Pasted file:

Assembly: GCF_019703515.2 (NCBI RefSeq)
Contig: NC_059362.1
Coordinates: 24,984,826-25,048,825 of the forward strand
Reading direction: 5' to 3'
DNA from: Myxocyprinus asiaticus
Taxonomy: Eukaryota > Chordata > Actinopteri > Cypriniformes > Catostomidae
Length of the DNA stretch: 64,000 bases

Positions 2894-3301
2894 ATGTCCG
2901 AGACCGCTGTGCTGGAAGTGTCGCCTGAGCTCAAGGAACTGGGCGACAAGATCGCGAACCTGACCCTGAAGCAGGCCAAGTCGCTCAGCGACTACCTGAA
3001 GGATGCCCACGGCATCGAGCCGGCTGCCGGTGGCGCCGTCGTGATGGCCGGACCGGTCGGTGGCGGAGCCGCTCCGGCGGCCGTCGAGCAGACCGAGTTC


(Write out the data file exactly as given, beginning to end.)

Assembly: GCF_019703515.2 (NCBI RefSeq)
Contig: NC_059362.1
Coordinates: 24,984,826-25,048,825 of the forward strand
Reading direction: 5' to 3'
DNA from: Myxocyprinus asiaticus
Taxonomy: Eukaryota > Chordata > Actinopteri > Cypriniformes > Catostomidae
Length of the DNA stretch: 64,000 bases

Positions 2894-3301
2894 ATGTCCG
2901 AGACCGCTGTGCTGGAAGTGTCGCCTGAGCTCAAGGAACTGGGCGACAAGATCGCGAACCTGACCCTGAAGCAGGCCAAGTCGCTCAGCGACTACCTGAA
3001 GGATGCCCACGGCATCGAGCCGGCTGCCGGTGGCGCCGTCGTGATGGCCGGACCGGTCGGTGGCGGAGCCGCTCCGGCGGCCGTCGAGCAGACCGAGTTC